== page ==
Related: How Able-Bodied Folk Can Make Their Disabled Partner Comfortable During Sex

 

3. Microaggressions

Ableist microaggressions can look a lot of different ways. They can be very obvious, or even very small. Some of the most common microaggressions I see are things like speaking for, or over, FwD. They can also look like shaming folks for their disabilities or making folks feel guilty for things they can’t help/do, burdening them with the Fear of Missing Out, tone policing, asking intrusive questions, referring to FwD as if we’re helpless, tokenizing FwD, implying that we need constant help, and so much more. It’s important to try to understand what ableist microaggressions look like and know how to watch out for them.

 

4. Slurs

This has actually started to be addressed in the Queer spaces I’m in, but I know that’s not true for most other spaces. A lot of words that we use daily are actually slurs that have been so normalized in our society that we tend to overlook. Words like dumb, stupid, lame, retarded, idiot, moron, crippled, etc. Using diagnostic terms as metaphors and adjectives is something I see daily as well (i.e. saying the weather is so “Bi-Polar.”) There’s a lot of ways this actually looks but these examples are a very good start. It’s important to remember that language is everything. A lot of words have very ableist meanings that people don’t really know about. We need to start working diligently to unpack and unlearn these words and the capitalist rhetoric behind them.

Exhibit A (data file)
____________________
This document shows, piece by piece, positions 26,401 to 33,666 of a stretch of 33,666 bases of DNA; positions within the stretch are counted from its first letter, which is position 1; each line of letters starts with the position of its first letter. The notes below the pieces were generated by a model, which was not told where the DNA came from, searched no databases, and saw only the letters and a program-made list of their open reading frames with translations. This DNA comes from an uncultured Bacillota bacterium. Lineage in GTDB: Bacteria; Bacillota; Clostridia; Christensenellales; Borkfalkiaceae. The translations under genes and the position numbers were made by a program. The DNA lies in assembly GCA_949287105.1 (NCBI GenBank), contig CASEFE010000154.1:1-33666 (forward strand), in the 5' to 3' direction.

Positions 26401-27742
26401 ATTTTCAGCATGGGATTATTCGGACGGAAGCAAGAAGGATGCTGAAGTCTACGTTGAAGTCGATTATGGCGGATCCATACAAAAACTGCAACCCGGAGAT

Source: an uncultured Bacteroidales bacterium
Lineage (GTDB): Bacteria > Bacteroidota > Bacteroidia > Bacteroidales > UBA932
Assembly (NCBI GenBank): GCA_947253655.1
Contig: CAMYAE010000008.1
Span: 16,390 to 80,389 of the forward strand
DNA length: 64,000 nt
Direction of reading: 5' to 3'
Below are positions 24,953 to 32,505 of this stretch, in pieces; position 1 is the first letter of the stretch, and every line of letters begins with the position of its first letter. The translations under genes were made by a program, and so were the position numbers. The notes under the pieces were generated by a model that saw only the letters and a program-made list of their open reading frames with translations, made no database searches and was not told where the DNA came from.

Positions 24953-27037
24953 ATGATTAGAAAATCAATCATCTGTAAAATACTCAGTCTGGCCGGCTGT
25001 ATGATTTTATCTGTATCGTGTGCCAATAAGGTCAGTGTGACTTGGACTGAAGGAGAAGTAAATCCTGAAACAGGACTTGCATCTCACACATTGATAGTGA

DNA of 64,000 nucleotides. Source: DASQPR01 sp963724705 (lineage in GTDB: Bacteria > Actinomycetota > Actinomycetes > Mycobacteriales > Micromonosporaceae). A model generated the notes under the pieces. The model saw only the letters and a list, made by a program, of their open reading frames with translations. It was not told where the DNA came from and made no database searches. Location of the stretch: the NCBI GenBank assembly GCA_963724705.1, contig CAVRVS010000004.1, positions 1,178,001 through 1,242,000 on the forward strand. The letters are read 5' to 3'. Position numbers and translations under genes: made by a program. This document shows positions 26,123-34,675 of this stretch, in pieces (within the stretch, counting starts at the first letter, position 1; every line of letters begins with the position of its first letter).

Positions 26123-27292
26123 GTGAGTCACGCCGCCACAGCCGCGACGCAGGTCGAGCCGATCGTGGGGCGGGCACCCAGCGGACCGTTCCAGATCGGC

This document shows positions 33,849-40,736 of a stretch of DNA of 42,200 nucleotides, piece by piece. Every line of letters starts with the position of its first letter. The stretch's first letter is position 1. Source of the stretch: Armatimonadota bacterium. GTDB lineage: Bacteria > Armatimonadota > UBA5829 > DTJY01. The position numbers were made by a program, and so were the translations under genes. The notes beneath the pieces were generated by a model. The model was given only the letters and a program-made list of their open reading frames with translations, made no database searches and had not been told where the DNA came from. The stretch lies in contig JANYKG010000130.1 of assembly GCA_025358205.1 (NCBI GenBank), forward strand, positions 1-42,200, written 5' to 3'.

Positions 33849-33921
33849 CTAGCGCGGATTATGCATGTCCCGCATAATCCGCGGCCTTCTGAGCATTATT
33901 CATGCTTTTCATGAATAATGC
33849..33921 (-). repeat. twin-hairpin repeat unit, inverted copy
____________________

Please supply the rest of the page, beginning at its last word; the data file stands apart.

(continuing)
5. Unchecked Privilege

Last, but not least – unchecked privilege. This is actually more important than it may seem for able bodied folks. A lot of times able bodied folks forget just how much privilege they hold over folks with disabilities. It’s pretty imperative to know your place and what privilege(s) you hold over FwD. It’s crucial to understand how ableism intersects with other systems of oppression (racism, fatphobia, classism, transphobia, colorism, etc.), and how much capitalism relies on ableism. Understanding how these things intersect and, the privilege(s) you have, and letting FwD be in charge of their own narratives and experiences helps to start to dismantle ableism.

 

Keep in mind that ableism doesn’t always check itself at the door of our spaces. Allowing ableism to linger in safe spaces can be extremely violent and harmful for FwD, and increases the isolation and marginalization that we’ve faced for so long (some of us our whole lives). Most importantly, folks need to keep in mind that the key to keeping spaces safe and intersectional is learning from mistakes, and being willing to take accountability for these things and grow. We need space held for us. We need folks to take call outs seriously and learn to show FwD the same respect as able-bodied folks. We need to learn what this looks like and begin to change the dynamics in our safe spaces to actually make them safe.

Featured Image: Frank Gärtner/Adobe Stock